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I am working on a iteration method to compute the generalized inverse of a matrix $A$ of rank $r$

Iteration method is

$X_{k+1} = X_{k} + \beta X_{k} (I - A X_{k}) $

where notations are as follows

$A$ is given $n\times n$ matrix

$\beta$ is any non zero scalar such that $ 0< \beta\leq 1 $

and my initial approximation is $X_{0} = \beta A ^t$ and my condition for convergent is as follows

$X_{k}$ are sequence of approximations to compute generalized inverse say $X$of a matrix $A$. Though my method is convergent but number of iterations it is taking is higher than usual one. My condition of convergence if $\max_{1\leq i\leq r} | 1 - \lambda_i (\beta AA^t) |<1$. $\lambda$ denotes eigenvalue of matrix.

Can anybody suggest me any other value of $X_{0}$ and $\beta $? Any kind of help or hint will be helpful to me. Please pardon me if my question is inappropriate for this community.

I have edited my question Thanks

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It would help if you gave some idea of what problem you are solving? Clearly you can choose $X_{k+1} = X_k$, and this will minimize the norm, but I am sure there are other conditions involved which you haven't stated. –  copper.hat May 25 '12 at 5:22
    
@copper.hat i have edited sir –  srijan May 25 '12 at 6:07
    
What is the question? How to choose $\beta$? –  copper.hat May 25 '12 at 6:12
    
Sorry, what is the question? Are you asking how to analyze the sequence $X_k$? –  copper.hat May 25 '12 at 6:15
    
@copper.hat sorry to trouble you. is there any alternate way to choose beta or initial approximation so that my condition of convergence remains the same. –  srijan May 25 '12 at 6:20

1 Answer 1

up vote 3 down vote accepted

As far as I can see, your main concern is due to the large number of steps that your method needs to converge. Hence, you want to use a better initial approximation $X_0$ to arrive at the convergence phase faster.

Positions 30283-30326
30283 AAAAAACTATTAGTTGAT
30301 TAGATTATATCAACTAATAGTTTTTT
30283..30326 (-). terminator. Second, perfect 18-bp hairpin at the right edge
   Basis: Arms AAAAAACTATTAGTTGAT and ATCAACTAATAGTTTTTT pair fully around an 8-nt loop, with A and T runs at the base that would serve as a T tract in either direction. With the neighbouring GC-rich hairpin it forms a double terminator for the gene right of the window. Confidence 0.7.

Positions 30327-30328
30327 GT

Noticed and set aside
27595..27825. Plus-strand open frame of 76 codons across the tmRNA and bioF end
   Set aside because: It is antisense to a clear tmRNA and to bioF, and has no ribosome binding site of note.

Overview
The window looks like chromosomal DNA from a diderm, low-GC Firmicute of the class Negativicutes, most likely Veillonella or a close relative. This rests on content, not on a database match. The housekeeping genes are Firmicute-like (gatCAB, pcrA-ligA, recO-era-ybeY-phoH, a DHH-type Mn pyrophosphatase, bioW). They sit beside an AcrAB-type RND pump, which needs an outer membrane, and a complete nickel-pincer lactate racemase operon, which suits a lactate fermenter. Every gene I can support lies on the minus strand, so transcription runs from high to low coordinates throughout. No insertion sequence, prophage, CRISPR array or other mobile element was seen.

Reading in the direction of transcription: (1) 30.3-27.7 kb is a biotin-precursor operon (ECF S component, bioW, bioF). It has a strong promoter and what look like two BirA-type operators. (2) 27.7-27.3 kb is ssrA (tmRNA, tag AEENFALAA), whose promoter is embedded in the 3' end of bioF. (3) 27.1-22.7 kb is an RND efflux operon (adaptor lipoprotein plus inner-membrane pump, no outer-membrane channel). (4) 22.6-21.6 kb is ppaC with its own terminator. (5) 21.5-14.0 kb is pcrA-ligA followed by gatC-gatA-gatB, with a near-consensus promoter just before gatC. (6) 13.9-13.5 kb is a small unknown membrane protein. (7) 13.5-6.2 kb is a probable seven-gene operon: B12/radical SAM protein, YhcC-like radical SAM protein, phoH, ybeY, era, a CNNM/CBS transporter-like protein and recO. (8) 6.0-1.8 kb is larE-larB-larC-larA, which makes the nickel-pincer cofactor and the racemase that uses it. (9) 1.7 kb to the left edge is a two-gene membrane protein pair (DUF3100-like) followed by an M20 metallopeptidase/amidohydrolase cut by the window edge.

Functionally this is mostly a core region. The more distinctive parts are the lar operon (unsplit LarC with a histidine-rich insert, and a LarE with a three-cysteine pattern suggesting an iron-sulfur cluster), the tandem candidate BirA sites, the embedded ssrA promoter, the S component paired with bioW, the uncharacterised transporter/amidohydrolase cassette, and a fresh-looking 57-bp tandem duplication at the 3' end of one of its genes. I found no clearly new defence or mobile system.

It should be noted that the main point lies in the iterative methods that you are using, i.e. $X_{k+1}=X_k+\beta X_k(I-AX_k)$, where $\beta$ is a free parameter. This is only the dampled Newton's method on the matrix equation $AX=I$. On the other hand, when you are dealing with matrix inversion, there is no need to use the dampled Newton method, since although it has a free parameter, its convergecne order is mostly LINEARLY. Hence, the best way is to use the quadratical method by choosing $\beta=1$, which results in the well-known Schulz method $$X_{k+1}=X_k(2I-AX_k).$$ Before proceeding, I want to state that low order methods (even the above second-order method) require too much steps to arrive at the convergence phase. Hence I finally would like to suggest you to use the cubically method of Chebyshev given below, or any of the other high order methods (of orders 7,8,9,10) to have a better feedback: $$X_{k+1}=X_k(3I-AX_k(3I-AX_k)).$$

Regarding your need to a better initial approximation, it would be perfect to use the optimal initial choice originally attributed to "V. Y. Pan and R. Schreiber, An improved Newton iteration for the generalized inverse of a matrix, with Applications, SIAM J. Sci. Stat. Comput., 12 (1991), 1109-1131." as follows:

$$X_0=\frac{2}{\sigma_1^2+\sigma_r^2}A^*,$$

wherein $\sigma_1$ and $\sigma_r$ stand for the largest and the smallest singular values of the input matrix $A$.

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